The trial in Libya of Saif al-Islam Gadhafi, the son of former strongman Moammar Gadhafi and 36 other members of his regime, failed to live up to international standards of fairness, a United Nations report said Tuesday.
The trial was a major effort by the Libyan judiciary to hold people accountable for crimes, including grave violations of human rights during the 2011 revolution, which toppled former dictator Moammar Gadhafi.
But in the end, the U.N. report determined the trial did not do what it was meant to do. The report calls the trial procedure flawed and unfair. For example, the report says defendants were held incommunicado for prolonged periods and allegedly were subjected to torture — charges that were never investigated.
The report says lawyers complained they were unable to meet their clients in private and had difficulty accessing documents. The U.N. High Commissioner for Human Rights' representative in Libya, Claudio Cordone, says each defendant was limited to two witnesses.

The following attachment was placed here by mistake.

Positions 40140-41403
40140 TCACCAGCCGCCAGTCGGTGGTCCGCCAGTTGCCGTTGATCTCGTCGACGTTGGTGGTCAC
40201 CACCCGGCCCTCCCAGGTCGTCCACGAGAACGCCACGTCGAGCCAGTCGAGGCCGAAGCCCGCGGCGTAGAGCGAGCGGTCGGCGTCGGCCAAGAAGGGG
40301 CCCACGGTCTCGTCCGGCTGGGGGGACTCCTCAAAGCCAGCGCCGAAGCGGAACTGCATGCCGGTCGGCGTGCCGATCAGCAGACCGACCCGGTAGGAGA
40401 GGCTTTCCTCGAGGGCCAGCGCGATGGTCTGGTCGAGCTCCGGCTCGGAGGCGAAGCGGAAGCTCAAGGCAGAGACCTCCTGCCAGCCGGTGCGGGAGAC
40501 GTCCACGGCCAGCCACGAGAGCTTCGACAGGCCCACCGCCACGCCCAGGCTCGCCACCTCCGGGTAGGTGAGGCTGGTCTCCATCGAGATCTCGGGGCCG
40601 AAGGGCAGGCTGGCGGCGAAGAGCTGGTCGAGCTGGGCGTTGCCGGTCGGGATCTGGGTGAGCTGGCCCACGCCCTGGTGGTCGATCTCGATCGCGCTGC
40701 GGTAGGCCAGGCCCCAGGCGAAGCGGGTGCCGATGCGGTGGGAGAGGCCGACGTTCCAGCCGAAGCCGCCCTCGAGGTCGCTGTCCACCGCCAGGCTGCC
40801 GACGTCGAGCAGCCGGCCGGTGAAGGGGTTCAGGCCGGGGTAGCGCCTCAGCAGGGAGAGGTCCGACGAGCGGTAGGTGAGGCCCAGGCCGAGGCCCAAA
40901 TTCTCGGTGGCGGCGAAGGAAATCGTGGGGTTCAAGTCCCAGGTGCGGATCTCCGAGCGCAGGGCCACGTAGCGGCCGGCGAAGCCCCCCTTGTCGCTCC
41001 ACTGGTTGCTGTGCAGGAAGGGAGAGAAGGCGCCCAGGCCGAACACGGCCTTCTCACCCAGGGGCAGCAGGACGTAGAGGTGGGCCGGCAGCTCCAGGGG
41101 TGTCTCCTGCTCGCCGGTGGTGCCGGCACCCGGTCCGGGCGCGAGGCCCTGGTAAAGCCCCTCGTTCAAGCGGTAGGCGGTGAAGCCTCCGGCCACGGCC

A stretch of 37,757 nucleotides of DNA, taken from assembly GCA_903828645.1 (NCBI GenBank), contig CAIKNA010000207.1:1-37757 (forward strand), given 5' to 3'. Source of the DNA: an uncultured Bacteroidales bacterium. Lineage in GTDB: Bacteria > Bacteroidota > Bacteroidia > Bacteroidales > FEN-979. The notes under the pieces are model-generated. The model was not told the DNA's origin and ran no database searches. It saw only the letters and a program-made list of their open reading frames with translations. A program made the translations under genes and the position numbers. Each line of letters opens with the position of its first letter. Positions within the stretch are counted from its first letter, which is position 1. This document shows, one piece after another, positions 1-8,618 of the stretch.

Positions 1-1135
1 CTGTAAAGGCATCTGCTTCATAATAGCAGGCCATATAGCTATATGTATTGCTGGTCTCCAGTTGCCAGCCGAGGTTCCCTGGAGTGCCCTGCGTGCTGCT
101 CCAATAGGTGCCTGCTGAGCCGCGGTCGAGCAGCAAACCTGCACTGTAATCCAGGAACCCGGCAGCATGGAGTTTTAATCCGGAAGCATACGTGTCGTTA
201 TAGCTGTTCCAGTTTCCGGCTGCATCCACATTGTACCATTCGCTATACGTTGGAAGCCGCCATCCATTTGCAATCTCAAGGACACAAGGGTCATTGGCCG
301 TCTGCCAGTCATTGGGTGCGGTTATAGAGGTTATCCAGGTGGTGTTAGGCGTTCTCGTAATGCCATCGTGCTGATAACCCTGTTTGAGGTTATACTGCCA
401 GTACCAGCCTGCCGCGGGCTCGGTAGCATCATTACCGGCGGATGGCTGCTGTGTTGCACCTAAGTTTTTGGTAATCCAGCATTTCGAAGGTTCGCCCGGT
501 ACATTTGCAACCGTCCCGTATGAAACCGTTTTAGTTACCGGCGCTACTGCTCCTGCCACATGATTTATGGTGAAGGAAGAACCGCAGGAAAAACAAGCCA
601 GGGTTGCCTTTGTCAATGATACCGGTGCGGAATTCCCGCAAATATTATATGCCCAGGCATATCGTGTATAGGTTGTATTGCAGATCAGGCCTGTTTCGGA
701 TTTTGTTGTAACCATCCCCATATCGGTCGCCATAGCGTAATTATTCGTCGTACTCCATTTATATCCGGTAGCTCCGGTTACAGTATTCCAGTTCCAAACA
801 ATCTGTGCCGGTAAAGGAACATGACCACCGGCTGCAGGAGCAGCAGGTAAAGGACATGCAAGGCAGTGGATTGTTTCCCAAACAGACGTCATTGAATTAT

Speaking by telephone from Doha, he says the trial missed the opportunity to provide an historical record of the conduct of the defendants and the regime during the revolution.
"Had the evidence been produced in court and given, in particular, that the trial was broadcast live — which is actually a welcome development — it would have given an opportunity for Libyans and everybody else to hear what exactly had happened or what, at least, these people were being accused of. But that, unfortunately, did not take place," Cordone said.
Libya does not allow for a full appeal, but only cassation — that is, a review of certain points of law. Nine of the defendants were given the death penalty, including Saif al-Islam Gadhafi, who was tried in absentia and sentenced in July 2015.
Among its recommendations, the report calls for a moratorium on the death penalty. It also urges all defendants be held in facilities under government control. Currently, the defendants are being held by the country's armed groups.